In normal push-pull operation the switching elements 12 and 14 alternately conduct for 180 intervals at a desired fundamental frequency. If aClass S operation is desired, each element will alternately conduct severaltimes during its respective half cycle of the fundamental period, thus giving a higher frequency superimposed upon the fundamental frequency. Customarily, some form of pulse width modulation (PWM), pulse duration modulation (PDM), or time-ratio controlled modulation is used in Class S amplifiers to achieve high efficiency. In systems that have a switching rate equal to the fundamental frequency, the primary switching function isobtained by tubes 30 and 34 alternately conducting for approximately 180 intervals. In Class S amplifiers, which commonly have filters with inductive input characteristics, the primary switching function is obtained by tube 30 and diode 36 alternately conducting several times during a half cycle of the fundamental period and then tube 34 and diode 32 alternately conducting. In either case large transient voltages can be generated in primary winding 20 during the switching intervals. The transient is generated because the primary winding leakage inductance Le is not zero and any attempt to stop current flow abruptly in one side of the primary winding produces a voltage proportional to Le ; that is, V = Le (di/dt). Any inductance that is in series with the primary winding will also contribute to the transient. Efforts to decreaseleakage inductance in a transformer are constrained because stray primary capacitance for a particular transformer normally increases when leakage inductance is decreased. That is, the factors that decrease leakage inductance tend to increase stray capacitance. Any stray capacitance must be charged or discharged each time the switch is activated. To maximize efficiency, one must limit stray capacitance. The transients are particularly troublesome in Class S amplifiers since they are generated during Class S switching of the same tube during its half of the operatingcycle as well as during the intervals of switching from one tube to the other.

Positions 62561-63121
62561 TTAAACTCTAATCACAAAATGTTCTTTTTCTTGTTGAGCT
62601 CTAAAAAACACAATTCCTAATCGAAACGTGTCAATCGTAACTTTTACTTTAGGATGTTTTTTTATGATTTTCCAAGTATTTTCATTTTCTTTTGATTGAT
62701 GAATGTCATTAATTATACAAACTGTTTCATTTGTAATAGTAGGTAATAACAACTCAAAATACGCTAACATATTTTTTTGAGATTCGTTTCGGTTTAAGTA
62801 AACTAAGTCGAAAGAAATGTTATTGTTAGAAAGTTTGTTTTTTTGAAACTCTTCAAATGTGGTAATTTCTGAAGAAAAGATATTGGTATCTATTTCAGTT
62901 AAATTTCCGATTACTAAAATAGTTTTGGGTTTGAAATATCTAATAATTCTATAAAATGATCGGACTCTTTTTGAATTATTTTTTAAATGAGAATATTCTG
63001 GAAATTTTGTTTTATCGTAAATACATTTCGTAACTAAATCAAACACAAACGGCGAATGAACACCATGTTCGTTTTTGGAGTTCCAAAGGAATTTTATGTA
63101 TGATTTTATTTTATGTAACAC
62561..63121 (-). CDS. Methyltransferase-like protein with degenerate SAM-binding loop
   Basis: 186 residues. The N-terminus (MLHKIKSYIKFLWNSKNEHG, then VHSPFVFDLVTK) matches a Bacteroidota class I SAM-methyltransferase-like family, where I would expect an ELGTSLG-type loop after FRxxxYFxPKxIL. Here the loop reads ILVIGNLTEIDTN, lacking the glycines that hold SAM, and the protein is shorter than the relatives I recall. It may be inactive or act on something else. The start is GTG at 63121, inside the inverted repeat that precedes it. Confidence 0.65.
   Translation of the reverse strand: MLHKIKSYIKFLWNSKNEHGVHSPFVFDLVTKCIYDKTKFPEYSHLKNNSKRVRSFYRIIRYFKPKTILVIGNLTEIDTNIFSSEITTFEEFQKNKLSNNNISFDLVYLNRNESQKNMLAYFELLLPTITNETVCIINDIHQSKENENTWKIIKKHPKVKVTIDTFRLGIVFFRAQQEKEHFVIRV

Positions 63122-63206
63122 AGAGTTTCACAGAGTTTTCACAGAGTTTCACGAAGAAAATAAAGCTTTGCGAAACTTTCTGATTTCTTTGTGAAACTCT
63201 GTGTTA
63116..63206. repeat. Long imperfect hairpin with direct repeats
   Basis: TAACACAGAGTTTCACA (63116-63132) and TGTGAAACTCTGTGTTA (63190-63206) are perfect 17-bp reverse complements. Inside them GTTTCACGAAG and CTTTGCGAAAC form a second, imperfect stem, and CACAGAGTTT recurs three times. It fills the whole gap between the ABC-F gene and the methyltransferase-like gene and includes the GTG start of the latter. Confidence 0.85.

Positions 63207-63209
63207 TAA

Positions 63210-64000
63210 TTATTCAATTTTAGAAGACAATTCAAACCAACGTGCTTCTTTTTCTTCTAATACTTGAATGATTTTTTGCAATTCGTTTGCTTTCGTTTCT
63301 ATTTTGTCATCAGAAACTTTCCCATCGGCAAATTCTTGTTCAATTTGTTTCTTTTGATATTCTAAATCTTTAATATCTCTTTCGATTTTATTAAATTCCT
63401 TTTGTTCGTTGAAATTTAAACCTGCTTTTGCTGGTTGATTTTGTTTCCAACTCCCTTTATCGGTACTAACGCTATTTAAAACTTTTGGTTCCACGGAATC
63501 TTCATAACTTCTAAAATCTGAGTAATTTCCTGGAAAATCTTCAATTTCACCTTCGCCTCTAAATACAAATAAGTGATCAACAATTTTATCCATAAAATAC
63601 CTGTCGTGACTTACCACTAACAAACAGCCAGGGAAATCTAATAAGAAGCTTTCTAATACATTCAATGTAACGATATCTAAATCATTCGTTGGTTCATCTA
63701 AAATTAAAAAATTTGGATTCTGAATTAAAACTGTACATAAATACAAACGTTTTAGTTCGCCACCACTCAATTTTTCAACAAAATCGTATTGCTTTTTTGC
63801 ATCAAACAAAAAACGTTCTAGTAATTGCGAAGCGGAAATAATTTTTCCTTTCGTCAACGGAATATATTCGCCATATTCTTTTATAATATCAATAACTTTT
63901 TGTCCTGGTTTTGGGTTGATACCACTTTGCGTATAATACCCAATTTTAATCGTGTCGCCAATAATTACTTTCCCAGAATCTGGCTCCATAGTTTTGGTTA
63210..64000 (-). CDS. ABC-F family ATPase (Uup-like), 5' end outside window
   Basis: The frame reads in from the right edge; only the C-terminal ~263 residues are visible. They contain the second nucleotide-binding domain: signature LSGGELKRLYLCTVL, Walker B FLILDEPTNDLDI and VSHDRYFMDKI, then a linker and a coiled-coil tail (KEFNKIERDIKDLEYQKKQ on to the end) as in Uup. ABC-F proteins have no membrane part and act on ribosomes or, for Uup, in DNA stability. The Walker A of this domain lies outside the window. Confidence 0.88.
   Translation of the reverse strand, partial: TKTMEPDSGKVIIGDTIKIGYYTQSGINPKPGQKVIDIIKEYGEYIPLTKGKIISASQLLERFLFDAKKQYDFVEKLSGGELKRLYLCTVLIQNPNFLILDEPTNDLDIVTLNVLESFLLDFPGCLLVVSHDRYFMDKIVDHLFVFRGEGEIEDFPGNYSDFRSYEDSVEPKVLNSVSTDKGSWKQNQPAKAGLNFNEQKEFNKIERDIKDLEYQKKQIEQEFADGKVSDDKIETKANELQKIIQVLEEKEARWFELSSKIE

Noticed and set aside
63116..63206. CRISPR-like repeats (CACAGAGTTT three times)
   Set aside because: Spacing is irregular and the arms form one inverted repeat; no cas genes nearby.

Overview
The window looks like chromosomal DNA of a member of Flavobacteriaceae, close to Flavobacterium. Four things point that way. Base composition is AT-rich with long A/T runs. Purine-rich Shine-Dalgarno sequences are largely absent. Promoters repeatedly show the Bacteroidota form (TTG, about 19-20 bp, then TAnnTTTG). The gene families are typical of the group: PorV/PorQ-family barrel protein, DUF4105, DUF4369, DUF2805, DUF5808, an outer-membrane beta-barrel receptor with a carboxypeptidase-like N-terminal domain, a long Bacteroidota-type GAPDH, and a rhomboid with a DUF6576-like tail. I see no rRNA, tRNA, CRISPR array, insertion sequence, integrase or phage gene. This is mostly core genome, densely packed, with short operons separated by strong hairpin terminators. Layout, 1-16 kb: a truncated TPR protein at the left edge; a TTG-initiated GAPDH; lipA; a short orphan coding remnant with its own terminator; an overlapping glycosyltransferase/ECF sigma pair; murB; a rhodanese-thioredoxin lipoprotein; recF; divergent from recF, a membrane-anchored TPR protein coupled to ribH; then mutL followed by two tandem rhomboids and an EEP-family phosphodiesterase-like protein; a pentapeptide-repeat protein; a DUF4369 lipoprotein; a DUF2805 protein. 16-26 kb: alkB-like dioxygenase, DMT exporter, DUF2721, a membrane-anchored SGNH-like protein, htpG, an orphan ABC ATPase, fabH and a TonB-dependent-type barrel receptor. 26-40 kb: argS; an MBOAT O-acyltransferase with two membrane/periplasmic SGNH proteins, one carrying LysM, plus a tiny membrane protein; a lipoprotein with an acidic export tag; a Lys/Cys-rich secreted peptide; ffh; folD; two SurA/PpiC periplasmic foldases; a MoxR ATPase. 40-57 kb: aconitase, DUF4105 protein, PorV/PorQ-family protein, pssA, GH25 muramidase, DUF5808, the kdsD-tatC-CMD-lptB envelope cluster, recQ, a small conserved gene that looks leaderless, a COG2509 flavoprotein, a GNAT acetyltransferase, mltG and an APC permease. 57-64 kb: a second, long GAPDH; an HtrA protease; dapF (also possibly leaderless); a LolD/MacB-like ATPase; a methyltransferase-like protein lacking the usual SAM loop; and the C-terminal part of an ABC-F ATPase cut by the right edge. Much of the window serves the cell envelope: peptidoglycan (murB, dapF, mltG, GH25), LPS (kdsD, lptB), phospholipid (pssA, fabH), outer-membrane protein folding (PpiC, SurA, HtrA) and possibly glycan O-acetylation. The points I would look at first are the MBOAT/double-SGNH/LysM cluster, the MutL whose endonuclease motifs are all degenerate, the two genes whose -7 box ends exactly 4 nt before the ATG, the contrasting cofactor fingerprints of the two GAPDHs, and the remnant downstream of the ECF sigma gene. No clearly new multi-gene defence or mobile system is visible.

In the first preferred embodiment of the invention as shown by FIG. 1 thereis provided a protective coupling circuit 52 which connects the D.C. supplyvoltage B+ to the amplifier elements. This circuit provides a power supply filter 54 composed of a center-tapped air-gapped inductor coil 56 and a filter capacitor 58 connected from the center-tap 60 to ground. The two halves of inductor 56 are tightly coupled so that large transients do not develop when current suddenly stops in one half and begins to flow in the other half. The B+ voltage is coupled to amplifier elements 12 and 14 via center-tap 60 of inductor coil 56. Current feedback diodes 62 and 64 have their respective anodes connected to end terminals 23 and 24 of output transformer primary coil 20 and their cathodes connected to the B+ carrying center-tap 60. Capacitors 66 and 68 are connected between the respective anodes of the feedback diodes 62 and 64 and end terminals 70 and 72 of inductor coil 56. Current feedback diodes 62 and 64 serve to limit the maximum voltage on each of end terminals 23 and 24 of primary coil 20 to approximately B+ (one end being at positive B+ while the other end is at negative B+). Any transient surges which occur during switching between elements 12 and 14 will be fed back via diodes 62 and 64 to filtercapacitor 58. This allows conserving a large proportion of the capacitive and inductive energy built up in the amplifier. Capacitors 66 and 68 blockD.C. current flow and are chosen so that their joint action with diodes 62 and 64 and inductor coil 56 will maintain a maximum voltage of approximately twice the B+ level on the vacuum tubes 30 and 34. Capacitors66 and 68 must be of a large enough capacity to pass the low fundamental frequency of switching even if high frequency Class S operation is being employed since both the high and low frequencies will necessarily have to pass through them.

FIG. 2 illustrates a second embodiment of the invention which can allow forreduction in the capacity of capacitors 66 and 68. In this embodiment in inductor coil 56 of the power supply filter 54 is formed as an auxiliary winding 56A of the primary coil 20 by winding it on the output transformercore. Auxiliary winding 56A comprises the same number of turns as primary winding 20 and each half of the auxiliary 56A is tightly coupled to the primary 20. This arrangement allows the low frequency components to be magnetically coupled to the output transformer secondary coil 21 via the auxiliary winding 56A. Therefore, the capacitors 66 and 68 do not have to carry the low frequencies and can be designed to be only large enough to handle the higher Class S operation switching frequencies. This decrease in the size of the capacitors does not require any corresponding increase in inductance requirements. It should be noted that if the invention is described in terms of a single frequency amplifier, the only low frequencycomponent is the fundamental frequency. However, if the amplifier is excited by a frequency modulated (FM) signal, a frequency-shift-keyed (FSK) signal or any other signal containing information, then there will be more than one low frequency. Such a signal is typically referred to as a carrier frequency plus sideband components, and will be included in the low frequency components.